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A view of the participants in the molecular biology laboratory

From April 29 to May 06, 2024, the Centre Suisse de Recherches Scientifiques en Côte d'Ivoire (CSRS) hosted a training course in next-generation metagenomic sequencing. Some ten researchers from Côte d'Ivoire, Guinea and Mali took part. They represented the CSRS, the Institut Pasteur de Côte d'Ivoire (IPCI), the Institut National de Santé Publique (INSP) in Guinea and the Centre pour le Développement des Vaccins (CDV) in Mali. For one week, these researchers were trained in metagenomic sequencing and bioinformatics analysis.

Sequencing is the process of decoding the genetic information contained in DNA. There are several sequencing techniques. One of the most recent is next-generation sequencing (NGS). In an article published in 2023 in the journal Frontiers in microbiology, Dr. Kanny Diallo, Associate Researcher at the Centre Suisse de Recherches Scientifiques en Côte d'Ivoire (CSRS), states that NGS “enables an in-depth study of the genomes of microbial communities.” NGS opens up a vast field of possibilities or applications for diagnosing diseases. This is achieved through several features, notably next-generation sequencing, which involves the massive, parallel sequencing of millions of DNA fragments, providing vast quantities of data. Despite the benefits that NGS offers to public health, access to it remains limited in middle- and low-income countries. In many respects, capacity building is essential. The Bill & Melinda Gates Foundation has rightly partnered with the Chan Zuckerberg bio hub and the Chan Zuckerberg initiative to support initiatives aimed at providing specialized training in metagenomic sequencing.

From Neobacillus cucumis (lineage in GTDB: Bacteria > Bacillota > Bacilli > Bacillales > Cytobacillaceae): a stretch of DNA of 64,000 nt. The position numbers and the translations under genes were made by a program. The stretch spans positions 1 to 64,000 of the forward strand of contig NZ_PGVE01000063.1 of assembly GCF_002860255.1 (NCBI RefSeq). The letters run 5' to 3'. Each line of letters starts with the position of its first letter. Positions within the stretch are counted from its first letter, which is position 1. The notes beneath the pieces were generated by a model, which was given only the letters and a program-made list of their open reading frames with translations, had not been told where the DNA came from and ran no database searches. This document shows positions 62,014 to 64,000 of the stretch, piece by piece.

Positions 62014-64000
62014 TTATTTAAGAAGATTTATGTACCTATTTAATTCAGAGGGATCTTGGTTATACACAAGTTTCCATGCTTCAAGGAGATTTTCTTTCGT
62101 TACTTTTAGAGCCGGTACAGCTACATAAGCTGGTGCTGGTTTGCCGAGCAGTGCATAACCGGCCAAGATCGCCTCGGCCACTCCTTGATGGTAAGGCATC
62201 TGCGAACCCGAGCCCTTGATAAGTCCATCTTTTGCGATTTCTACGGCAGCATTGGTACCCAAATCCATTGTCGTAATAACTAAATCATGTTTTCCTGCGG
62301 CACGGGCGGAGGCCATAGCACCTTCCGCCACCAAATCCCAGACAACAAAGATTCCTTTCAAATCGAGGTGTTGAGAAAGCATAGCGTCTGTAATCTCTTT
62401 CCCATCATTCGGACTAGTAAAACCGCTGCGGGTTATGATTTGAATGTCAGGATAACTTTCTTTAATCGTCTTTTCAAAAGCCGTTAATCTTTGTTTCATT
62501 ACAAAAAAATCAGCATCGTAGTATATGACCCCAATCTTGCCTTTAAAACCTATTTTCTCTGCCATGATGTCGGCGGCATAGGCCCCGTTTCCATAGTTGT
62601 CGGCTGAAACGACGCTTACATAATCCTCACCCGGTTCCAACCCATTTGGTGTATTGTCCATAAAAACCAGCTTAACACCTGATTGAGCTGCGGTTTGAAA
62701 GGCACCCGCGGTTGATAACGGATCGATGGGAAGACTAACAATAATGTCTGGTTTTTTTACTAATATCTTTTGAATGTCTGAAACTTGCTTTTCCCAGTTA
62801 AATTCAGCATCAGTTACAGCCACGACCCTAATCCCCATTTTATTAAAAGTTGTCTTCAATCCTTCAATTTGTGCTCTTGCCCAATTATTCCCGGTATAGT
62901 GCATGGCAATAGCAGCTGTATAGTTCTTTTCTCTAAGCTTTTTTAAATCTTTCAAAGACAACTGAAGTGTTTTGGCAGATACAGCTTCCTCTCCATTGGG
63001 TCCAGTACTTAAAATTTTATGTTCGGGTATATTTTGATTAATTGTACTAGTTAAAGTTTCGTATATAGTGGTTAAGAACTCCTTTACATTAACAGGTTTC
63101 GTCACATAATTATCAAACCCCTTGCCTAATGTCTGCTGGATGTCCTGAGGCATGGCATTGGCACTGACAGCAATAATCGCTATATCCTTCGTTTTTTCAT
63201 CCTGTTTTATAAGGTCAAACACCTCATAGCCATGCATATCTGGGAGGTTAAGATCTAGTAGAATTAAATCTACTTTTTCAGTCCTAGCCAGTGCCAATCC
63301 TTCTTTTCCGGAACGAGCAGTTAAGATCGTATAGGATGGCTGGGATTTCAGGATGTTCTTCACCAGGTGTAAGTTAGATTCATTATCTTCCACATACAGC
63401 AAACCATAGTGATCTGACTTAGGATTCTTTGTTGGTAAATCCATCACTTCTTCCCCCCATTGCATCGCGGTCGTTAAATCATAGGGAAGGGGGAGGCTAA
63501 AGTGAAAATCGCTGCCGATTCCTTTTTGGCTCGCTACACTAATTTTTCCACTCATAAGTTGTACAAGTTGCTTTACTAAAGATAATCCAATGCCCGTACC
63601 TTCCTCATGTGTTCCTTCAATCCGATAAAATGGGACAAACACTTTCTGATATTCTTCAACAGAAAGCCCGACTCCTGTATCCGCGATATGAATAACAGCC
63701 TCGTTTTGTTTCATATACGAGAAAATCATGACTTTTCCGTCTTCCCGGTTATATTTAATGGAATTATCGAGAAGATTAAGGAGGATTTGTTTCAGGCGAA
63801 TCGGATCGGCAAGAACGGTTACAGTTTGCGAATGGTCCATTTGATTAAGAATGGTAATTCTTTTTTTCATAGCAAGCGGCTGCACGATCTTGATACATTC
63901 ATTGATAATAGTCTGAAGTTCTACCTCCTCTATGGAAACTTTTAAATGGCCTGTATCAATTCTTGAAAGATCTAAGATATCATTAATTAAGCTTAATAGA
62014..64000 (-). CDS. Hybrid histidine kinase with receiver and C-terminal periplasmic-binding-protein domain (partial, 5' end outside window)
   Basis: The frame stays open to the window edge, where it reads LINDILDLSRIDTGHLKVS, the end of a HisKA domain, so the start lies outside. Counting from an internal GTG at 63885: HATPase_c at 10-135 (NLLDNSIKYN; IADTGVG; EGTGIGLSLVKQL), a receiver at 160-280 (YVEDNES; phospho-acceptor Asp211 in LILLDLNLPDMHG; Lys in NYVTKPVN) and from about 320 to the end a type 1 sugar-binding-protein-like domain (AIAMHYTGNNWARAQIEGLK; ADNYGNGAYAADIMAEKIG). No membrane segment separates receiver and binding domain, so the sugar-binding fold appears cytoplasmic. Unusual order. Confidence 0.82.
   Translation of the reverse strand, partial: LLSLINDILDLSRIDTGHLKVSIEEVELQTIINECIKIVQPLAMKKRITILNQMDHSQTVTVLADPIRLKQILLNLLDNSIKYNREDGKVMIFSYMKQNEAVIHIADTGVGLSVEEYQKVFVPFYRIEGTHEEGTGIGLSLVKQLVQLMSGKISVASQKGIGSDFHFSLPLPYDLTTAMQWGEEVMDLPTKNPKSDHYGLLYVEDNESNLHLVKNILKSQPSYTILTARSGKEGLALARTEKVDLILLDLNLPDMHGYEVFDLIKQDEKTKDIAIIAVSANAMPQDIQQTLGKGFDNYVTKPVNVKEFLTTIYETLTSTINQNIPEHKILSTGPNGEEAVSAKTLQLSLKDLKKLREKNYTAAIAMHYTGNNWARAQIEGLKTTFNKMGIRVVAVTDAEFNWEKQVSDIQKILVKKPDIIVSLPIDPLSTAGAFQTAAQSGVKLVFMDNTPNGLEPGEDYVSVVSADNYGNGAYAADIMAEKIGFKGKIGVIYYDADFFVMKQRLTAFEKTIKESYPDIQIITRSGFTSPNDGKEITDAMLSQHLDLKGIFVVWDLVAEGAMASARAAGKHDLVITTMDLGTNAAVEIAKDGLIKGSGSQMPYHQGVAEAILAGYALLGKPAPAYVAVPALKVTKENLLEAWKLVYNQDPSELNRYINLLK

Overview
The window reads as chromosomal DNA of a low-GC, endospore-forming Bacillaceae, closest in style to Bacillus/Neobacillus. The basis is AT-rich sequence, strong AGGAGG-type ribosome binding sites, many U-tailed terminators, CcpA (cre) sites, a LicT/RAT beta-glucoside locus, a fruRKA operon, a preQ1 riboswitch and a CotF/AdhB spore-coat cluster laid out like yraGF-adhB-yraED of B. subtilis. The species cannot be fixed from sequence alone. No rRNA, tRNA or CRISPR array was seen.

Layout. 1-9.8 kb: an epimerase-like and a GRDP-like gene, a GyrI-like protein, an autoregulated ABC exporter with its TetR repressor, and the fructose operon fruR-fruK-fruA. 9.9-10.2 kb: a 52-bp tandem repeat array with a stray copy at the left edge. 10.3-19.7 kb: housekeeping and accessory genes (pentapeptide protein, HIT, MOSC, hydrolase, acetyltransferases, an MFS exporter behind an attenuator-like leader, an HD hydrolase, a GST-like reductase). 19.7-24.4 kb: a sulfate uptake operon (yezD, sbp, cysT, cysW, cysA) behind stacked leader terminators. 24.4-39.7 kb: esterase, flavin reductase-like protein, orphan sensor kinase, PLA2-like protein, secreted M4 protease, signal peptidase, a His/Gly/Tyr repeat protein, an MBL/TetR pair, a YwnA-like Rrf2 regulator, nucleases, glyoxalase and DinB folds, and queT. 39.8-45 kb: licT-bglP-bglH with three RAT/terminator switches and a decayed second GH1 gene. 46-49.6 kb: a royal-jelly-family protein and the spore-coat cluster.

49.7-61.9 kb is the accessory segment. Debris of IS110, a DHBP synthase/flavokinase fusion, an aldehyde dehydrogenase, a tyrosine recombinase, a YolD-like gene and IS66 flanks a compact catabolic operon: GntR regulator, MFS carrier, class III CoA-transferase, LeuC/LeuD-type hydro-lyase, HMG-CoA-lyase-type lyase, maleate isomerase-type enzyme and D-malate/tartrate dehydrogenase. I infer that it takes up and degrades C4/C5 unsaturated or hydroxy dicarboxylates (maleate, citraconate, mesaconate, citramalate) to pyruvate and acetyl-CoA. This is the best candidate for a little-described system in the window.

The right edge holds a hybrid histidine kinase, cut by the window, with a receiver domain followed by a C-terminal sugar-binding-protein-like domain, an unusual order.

At CSRS, the “Real Etiology of Meningitis in West Africa” project is funded as part of the Metagenomic Grand Challenges Initiative, a partnership between the Bill & Melinda Gates Foundation, the Chan Zuckerberg Bio Hub and the Chan Zuckerberg Initiative.

The aim of the project is to apply an unbiased metagenomic approach to simultaneously screen for multiple pathogens known to cause meningitis (bacteria, viruses, fungi or parasites) and identify new agents not yet discovered. "To achieve this, particular attention is being paid to sequencing. However, this requires capacity-building to enable researchers in the countries where we operate - Mali, Guinea and Côte d'Ivoire - to take advantage of the latest cutting-edge sequencing technologies,” asserts Dr. Kanny Diallo.

Habiboulaye Dembélé, a participant from Mali, makes no secret of his satisfaction at having taken part in this training course. "We learned a lot during the week. It gives us more skills to improve the quality of our work in our different institutions."

Emmanuel Dabo/AOA